"Survivors of the Revolution which separated Texas from Mexico, 1835 - 1842"
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The 1869 Constitution authorized the Legislature to grant pension relief to surviving veterans of the Texas Revolution. The first act, passed August 13, 1870, allowed pension benefits of $250 annually for "Each and every surviving veteran of the revolution which separated Texas and Mexico, including the Mier prisoners,..." Those wounded in "any engagement or whilst a prisoner of war" received an additional $250 per year.
The pension act of 1874 awarded pensions to "each survivor of the revolution which separated Texas from Mexico (including the Santa Fe and Mier prisoners; the survivors of the company of Captain Dawson, who was massacred near San Antonio in the Year 1842; the survivors of those who were captured at the city of San Antonio in the fall of the year 1842, and taken to the Castle of Perote and confined therein, and the survivors of Deaf Smith's spy company)." The amount granted under this act was $150 per annum, with an added $150 granted to those permanently disabled either as a result of actual service or who may "be now disabled by loss of sight, or limb, from any cause...." The act further required that pensioners prove insufficient means of support.
Subsequent pension acts confined eligibility for pensions to "surviving soldiers or volunteers, in the war between Texas and Mexico, from the commencement of the revolution in 1835 to 1 January 1837; and also to the surviving signers of the declaration of independence of Texas; and to the surviving widows who have remained unmarried." Applicants had to prove indigence (defined in 1885 as ownership of property not exceeding $1,000 with proof that no property or valuables had been transferred to another during the twelve months prior to application). Payments could not exceed $150 per annum.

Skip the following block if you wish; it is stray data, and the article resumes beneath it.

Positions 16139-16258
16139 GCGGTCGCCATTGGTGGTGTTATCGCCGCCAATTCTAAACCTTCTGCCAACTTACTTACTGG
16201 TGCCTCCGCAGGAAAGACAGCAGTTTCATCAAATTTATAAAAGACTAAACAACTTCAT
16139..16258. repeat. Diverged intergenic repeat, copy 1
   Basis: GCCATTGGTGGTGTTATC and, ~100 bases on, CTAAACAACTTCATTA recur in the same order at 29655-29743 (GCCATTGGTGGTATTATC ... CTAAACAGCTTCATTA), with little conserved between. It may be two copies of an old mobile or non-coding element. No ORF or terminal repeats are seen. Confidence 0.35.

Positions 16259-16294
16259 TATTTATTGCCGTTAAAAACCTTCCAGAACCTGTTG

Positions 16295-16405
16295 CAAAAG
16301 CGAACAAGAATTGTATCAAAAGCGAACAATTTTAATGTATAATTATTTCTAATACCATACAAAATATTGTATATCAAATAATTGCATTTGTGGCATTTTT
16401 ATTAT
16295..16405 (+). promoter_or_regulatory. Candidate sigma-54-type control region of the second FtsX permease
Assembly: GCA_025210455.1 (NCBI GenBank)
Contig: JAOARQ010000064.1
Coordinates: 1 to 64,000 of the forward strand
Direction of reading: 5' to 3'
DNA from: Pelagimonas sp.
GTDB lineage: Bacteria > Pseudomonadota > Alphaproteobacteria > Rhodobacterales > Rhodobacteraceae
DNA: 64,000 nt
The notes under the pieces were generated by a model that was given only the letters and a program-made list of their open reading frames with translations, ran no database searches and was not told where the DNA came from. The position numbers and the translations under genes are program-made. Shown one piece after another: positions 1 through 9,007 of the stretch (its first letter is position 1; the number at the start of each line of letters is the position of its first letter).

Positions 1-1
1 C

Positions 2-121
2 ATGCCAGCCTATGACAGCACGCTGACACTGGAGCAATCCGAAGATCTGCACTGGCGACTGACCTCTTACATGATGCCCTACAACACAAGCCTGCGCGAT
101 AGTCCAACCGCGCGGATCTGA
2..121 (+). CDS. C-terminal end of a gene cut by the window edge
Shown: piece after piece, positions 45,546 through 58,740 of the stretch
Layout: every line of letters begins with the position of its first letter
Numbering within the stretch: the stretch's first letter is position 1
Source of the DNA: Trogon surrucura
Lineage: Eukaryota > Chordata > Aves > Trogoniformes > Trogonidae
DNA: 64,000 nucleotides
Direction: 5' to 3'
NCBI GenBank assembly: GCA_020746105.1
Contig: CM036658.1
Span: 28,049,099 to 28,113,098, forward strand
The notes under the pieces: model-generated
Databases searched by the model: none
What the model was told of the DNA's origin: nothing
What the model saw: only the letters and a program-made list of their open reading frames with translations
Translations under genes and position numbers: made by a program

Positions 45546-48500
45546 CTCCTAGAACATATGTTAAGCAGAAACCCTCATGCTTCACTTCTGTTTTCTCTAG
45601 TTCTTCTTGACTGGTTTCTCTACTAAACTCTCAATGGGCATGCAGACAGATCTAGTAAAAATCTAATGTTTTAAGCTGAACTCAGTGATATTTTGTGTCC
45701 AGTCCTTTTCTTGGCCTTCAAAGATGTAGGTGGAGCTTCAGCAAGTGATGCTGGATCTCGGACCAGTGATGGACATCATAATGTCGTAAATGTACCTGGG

Lack of funds plagued pension programs for Republic veterans. Indeed, the pension act of 1876 had to be repealed in 1879 because "At least ten times as many names have been presented as was contemplated at the passage of this act, as pensioners;...and...We find a deficit of one hundred and fifty thousand dollars, and still claims are being presented...." New pensioners were not added until a pension law was passed in 1883.
The statements of military service found in these files are among the most detailed in the Republic records. Affidavits testifying to the applicant's worthiness also provide considerable personal information. The files include:
Name of claimant
By whom filed
Amount of pension
Date of certificate
Residence Affidavit of service
(usually handwritten, detailed accounts of Republic service)
Oath of Identity Widow's Application (1883)
Date of death
Dates of service in Republic Army
Widow's residence (county)
Power of attorney
Certified copies of muster rolls (occasional)
The US GenWeb Archives is embarking on the USGenWeb Archives Pension Project. This project will endeavor to provide actual transcriptions of Pension related materials for all Wars prior to 1900. Transcripts, extracts and abstracts will be accepted and files will be placed in the USGenWeb Archives directory of the State and County of principal residence of the Pensioner.
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The Republic of Texas Pensions Project Coordinator -
Pension Project File Manager - Donna Bluemink
Special Projects Coordinator - Rebecca Maloney
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